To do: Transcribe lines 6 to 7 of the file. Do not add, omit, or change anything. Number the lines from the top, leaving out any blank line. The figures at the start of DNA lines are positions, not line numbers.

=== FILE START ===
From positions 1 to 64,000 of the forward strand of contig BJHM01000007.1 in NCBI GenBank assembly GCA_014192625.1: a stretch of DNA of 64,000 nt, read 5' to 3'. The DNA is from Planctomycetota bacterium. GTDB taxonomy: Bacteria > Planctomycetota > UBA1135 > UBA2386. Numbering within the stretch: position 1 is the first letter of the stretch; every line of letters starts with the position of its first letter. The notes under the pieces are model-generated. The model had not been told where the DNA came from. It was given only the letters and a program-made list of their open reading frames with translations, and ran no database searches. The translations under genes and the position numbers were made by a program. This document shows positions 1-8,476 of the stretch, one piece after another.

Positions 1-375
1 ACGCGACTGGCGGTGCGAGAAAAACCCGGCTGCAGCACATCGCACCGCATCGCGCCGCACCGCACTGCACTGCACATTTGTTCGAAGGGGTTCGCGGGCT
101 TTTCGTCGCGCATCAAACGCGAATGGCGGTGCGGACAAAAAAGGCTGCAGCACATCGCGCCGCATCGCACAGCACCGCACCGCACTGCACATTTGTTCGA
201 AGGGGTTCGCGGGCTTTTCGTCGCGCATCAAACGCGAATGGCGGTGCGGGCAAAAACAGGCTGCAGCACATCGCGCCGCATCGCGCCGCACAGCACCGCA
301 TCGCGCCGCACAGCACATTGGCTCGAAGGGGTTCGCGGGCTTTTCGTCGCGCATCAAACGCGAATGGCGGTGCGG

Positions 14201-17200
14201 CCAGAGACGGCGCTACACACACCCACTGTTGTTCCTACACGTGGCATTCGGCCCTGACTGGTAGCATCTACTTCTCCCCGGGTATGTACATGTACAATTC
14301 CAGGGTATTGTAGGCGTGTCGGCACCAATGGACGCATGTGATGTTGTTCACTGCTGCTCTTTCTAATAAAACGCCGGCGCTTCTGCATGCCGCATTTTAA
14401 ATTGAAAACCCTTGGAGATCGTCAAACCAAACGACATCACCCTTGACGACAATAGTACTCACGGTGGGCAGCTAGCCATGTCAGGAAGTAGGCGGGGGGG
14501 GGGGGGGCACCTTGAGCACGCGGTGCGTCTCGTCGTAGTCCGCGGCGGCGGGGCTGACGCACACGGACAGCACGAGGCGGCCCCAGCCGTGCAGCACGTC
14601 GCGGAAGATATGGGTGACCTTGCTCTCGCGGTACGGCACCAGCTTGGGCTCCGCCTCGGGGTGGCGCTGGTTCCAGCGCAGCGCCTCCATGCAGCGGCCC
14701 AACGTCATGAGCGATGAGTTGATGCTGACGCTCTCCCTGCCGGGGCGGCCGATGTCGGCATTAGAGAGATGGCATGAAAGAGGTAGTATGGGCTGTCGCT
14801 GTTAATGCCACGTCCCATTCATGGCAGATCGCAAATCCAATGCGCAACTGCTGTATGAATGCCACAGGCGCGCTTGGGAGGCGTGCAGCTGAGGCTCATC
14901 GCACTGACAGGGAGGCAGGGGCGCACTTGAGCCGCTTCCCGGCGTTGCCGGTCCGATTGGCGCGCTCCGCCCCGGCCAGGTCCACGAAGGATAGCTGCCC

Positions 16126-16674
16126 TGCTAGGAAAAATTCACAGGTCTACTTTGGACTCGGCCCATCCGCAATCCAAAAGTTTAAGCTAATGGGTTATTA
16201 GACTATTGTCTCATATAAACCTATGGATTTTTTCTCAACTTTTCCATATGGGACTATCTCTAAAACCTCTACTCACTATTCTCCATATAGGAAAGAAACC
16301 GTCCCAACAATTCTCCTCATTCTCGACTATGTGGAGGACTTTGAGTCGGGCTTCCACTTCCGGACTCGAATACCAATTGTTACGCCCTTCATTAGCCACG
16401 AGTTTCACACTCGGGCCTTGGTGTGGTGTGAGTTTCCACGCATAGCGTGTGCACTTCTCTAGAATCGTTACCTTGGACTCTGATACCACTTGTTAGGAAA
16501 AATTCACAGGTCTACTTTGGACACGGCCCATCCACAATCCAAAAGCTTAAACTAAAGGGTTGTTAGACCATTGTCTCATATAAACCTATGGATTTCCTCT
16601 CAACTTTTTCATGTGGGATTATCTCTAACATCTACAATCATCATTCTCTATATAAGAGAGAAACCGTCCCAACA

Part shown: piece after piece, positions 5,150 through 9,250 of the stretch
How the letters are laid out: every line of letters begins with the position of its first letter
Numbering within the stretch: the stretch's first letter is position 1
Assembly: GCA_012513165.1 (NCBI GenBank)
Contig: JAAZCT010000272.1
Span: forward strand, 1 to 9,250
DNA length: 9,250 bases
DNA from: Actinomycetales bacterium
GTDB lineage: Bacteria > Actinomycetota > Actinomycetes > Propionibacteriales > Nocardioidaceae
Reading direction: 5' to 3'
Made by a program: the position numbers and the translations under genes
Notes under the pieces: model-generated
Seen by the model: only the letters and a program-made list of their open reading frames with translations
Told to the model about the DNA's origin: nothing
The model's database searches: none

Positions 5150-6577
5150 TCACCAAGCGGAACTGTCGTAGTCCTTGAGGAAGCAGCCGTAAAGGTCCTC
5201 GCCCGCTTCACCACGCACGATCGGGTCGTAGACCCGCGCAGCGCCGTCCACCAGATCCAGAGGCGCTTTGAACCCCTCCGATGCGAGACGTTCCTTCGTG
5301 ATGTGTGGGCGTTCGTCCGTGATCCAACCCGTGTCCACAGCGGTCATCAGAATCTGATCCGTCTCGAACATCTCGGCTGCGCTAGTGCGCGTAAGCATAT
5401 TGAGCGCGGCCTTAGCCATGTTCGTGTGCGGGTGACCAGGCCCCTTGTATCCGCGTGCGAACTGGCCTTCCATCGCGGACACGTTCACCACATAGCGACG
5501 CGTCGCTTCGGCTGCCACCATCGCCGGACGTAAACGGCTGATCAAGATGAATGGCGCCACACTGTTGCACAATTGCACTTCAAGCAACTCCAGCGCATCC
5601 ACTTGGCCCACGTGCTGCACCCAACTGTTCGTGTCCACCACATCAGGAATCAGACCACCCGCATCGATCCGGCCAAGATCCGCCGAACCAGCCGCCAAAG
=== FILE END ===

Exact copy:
301 TCGCGCCGCACAGCACATTGGCTCGAAGGGGTTCGCGGGCTTTTCGTCGCGCATCAAACGCGAATGGCGGTGCGG

Positions 14201-17200